Lord of the Sabbath

The Pharisees are again making inquiries about this religious figure who is garnering attention from the people. As many scholars have noted, Jesus is more akin to than Pharisees that the other religious groups of the day – scribes, zealots, Sadducees, and others. And yet he continues to surprise/shock them as he claims the authority to forgive sins (Mark 2:5-7), eats with sinners, eats when he (apparently) should be fasting (v.18). Observant Jews were expected to fast twice each week. Observant Jews were also expected to keep holy the Sabbath and not work. Continue reading

The Significance of Baptism

One of the habits I hope we all have (or will incorporate into our lives) is to continue to read so as to enhance our spiritual lives. These days there are all kinds of sources: books, podcasts, video, blogs, and more. We do not lack for differing source materials and perspectives. Of course, there is no much, it is hard to know what might be the best mix for you. A good place to start is to try the recommendations of friends, spiritual advisors, folks at church, or links within links within links on what you are currently perusing online. A great way to develop the habit is to sign up for daily/weekly emails or text messages from sources.  Continue reading

An Day in the Life….

Perhaps you have read about the “traffic armageddon” in Northern Virginia during this first week of January 2022. It was a perfect storm of events: (a) rain preventing salting the roads, (b) suddenly turning to snow, coupled to the (c) extremely hilly area around Quantico (Occaquon to Rappahannock Rivers) and (d) a super-heavily traveled truck route – and the back up was 65 miles with people stranded 15-24 hours.

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End of Watch

Preparations, Christmas Eve, Christmas Day followed immediately by the Feast of the Holy Family; a long stretch. Serve in the military and at some point you will “stand watch” as we would say in the Navy. Each branch of the service has its own name. The experience is the same. I think anyone who has ever stood sentry, stood watch, served during the “dog watch”, been on duty during the long hours of the night as others sleep – we all remember the dilation of time as it seemed to slow and stretch forever. Biding time. Scanning for the first glimmers of light through the long shade of night. The tiring body, the yawns, talking to one’s self… and then the morning star pushed the first light over the horizon, slowly glowing, pushing back the night, and painting the world with a new day. At last, duty is done and one reports in to command, “Lord, now let your servant go in peace; your word has been fulfilled…Continue reading

The King

I suspect if I asked most people, “Who is the King?” the answer might well come back “Elvis.” There is just part of us that lives in a pop-culture world. Besides, we Americans aren’t too keen on kings. After all, we fought a Revolutionary War to rid ourselves of English monarchs. Of course, we remain fascinated by them. Just look at the television ratings for royal weddings. Continue reading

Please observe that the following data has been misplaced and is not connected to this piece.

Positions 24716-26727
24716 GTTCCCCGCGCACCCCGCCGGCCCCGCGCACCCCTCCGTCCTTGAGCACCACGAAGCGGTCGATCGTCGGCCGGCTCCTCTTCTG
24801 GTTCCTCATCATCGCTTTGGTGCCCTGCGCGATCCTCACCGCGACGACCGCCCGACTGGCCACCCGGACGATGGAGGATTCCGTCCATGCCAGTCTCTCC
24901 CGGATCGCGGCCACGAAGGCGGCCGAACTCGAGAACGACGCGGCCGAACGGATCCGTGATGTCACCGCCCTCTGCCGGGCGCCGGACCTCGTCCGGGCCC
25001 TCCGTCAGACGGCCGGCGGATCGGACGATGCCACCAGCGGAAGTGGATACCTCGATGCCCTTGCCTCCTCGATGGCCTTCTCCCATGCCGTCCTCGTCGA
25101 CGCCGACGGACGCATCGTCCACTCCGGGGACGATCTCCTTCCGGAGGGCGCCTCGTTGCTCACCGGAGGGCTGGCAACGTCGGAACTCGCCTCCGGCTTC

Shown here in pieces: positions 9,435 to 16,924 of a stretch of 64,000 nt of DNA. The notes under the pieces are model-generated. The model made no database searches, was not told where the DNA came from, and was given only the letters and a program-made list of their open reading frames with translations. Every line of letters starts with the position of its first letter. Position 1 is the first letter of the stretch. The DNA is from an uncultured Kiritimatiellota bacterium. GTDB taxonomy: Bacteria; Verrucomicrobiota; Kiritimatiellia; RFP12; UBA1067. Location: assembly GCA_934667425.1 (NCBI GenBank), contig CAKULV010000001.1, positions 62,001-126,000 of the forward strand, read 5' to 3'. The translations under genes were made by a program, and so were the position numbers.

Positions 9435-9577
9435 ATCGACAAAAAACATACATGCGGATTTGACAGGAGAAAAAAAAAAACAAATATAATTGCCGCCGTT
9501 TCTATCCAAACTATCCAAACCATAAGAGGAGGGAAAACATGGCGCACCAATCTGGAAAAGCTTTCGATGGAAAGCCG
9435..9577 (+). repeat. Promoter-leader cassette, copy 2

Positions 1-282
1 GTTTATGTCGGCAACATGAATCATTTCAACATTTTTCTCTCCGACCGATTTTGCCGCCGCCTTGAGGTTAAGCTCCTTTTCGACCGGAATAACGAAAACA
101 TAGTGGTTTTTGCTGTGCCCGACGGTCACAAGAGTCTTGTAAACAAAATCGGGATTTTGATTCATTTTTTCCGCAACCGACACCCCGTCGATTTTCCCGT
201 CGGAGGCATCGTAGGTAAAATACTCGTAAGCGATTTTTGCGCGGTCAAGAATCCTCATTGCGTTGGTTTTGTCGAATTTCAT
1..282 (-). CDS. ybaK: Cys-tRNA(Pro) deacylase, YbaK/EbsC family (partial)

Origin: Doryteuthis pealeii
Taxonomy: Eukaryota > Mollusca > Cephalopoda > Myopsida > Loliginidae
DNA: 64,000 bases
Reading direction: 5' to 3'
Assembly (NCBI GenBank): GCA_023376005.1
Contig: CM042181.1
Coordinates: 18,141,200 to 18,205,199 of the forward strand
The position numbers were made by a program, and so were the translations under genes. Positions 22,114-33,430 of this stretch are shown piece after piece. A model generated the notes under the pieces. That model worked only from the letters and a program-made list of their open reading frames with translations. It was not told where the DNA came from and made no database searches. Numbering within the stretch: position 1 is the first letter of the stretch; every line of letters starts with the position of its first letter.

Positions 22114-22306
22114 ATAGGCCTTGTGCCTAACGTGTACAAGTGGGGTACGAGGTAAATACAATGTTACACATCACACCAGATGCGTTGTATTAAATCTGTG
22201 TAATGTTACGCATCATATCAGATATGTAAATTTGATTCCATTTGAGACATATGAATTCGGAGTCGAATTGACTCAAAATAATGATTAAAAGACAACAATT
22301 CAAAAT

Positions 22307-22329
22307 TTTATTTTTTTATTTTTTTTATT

Francis and the Leper: the Order changes

As noted two weeks ago the accounts of Francis and the leper were beginning to “evolve” from the first story that appeared in Thomas of Celano’s first book. Some 20 years later, there are additions being made to the story that seem to be less about Francis per se, and more about Francis’ legacy that should be central to the identity of the Order. Thomas of Celano’s second book was written at the behest of the then Minister General, Crescentius. This leader inherited the results of the leadership of the two previous ministers: Elias of Cortona and Haymo of Haversham. This week we will consider Haymo,  the Minister General of the Franciscan Order who succeeded Elias. He was elected with a “mandate” to fix what Elias was thought to have “broken.” Continue reading

The Franciscan Scotus

Duns Scotus1November 8th is the feast day of Blessed John Duns Scotus, a Franciscan friar from Scotland noted for his theological and philosophical work in the high-middle ages (late 13th and early 14th centuries). Scotus’ work was in the generation that followed Thomas of Aquinas and Bonaventure. His work was complex and nuanced, and he is generally considered to be one of the three most important philosopher-theologians of his time. He was given the medieval accolade Doctor Subtilis (Subtle Doctor) for his penetrating and subtle manner of thought. Continue reading

Francis and the Leper: the Order evolves

As noted last week the accounts of Francis and the leper were beginning to “evolve” from the first story that appeared in Thomas of Celano’s first book. Some 20 years later, there are additions being made to the story that seem to be less about Francis per se, and more about Francis’ legacy that should be central to the identity of the Order. Thomas of Celano’s second book was written at the behest of the then Minister General, Crescentius. This leader inherited the results of the leadership of the two previous ministers: Elias of Cortona and Haymo of Haversham. This week we will consider Elias.

Born in Bevilia near Assisi, Elias appears to have been one of the earliest companions of Francis. He seems to have joined the growing fraternity in 1211 within two years of it’s beginning. From the first he was given responsibility for leadership, first in Tuscany, then later (1217) to lead a band of missionaries to the Near East. In 1219  he became the first provincial of the then extensive province of Syria. Continue reading